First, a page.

Introduction: PocketExpert Reef Aquarium Fishes

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Fishes & Invertebrates: A Fine Balance

To me, a reef tank without fishes is like a flower garden without birds, butterflies, squirrels and other life forms.

Sessile invertebrates, such as stony corals, have a limited behavior repertoire, to say the least, and many display little if any movement. (I have yet to see a hyperactive sponge, for example.)

Fishes add movement and bring their “personalities” and fascinating behaviors to the aquascape, providing flashes of color and greatly enhancing the overall impression of the captive reef being an accurate reflection of a scene in the wild.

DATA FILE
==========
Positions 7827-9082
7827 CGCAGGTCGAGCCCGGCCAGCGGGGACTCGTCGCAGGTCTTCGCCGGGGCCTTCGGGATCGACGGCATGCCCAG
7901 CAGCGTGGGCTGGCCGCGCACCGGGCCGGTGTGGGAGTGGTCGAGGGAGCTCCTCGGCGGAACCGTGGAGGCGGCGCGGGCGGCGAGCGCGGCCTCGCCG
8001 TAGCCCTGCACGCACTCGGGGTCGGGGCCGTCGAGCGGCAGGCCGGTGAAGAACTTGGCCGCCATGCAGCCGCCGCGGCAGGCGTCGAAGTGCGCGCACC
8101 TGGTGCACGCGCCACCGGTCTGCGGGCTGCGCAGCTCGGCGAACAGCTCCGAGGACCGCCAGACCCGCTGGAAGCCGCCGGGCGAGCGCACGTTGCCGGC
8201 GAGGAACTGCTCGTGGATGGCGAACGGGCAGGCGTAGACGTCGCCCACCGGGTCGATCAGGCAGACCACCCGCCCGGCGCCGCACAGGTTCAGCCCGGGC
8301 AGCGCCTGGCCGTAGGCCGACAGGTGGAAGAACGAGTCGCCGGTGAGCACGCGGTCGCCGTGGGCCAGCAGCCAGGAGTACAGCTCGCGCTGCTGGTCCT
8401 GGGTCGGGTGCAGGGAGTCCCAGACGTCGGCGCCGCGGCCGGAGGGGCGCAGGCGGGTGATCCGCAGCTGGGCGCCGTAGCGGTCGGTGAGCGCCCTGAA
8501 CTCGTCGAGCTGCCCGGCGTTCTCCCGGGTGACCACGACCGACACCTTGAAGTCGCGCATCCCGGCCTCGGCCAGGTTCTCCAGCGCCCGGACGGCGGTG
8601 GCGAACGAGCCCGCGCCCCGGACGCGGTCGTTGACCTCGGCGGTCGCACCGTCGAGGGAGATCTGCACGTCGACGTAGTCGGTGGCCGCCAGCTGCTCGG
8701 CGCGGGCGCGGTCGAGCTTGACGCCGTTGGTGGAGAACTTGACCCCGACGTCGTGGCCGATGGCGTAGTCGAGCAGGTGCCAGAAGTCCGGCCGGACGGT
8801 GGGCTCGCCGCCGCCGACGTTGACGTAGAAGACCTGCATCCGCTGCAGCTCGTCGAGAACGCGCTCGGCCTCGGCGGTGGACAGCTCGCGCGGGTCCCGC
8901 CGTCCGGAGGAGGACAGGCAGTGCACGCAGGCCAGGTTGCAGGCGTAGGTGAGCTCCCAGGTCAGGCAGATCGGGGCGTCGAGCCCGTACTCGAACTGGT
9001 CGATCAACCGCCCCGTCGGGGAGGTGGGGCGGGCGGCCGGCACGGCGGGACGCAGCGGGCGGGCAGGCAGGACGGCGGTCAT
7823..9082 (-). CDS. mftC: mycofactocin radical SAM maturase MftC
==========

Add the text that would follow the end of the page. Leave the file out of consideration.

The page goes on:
The Right Fishes for the Right Reef

However, as marine aquarium keepers master the husbandry skills to maintain, grow, and even propagate corals and other delicate invertebrates, reef fishes sometimes find themselves forgotten—or even banned from some systems. To succeed with corals and other invertebrates, it is vital to provide optimal water quality and eradicate or control pests or predators that prey on their polyps or delicate, exposed tissues.

For this reason, some coral enthusiasts recommend that you introduce few, if any, fishes to the reef aquarium. Fishes and their foods inevitably add to the nutrient load of the tank, thus challenging water quality, and some species may even pick at or eat coral polyps. While an overload of fishes—or the wrong kind of fishes—can overwhelm a reef aquarium, the right fishes can help in many ways: feeding on pests and parasites, grazing on nuisance algae, sifting the substrate, helping to keep the tank cleaner, and in some cases, even nurturing the corals and anemones with which they may associate.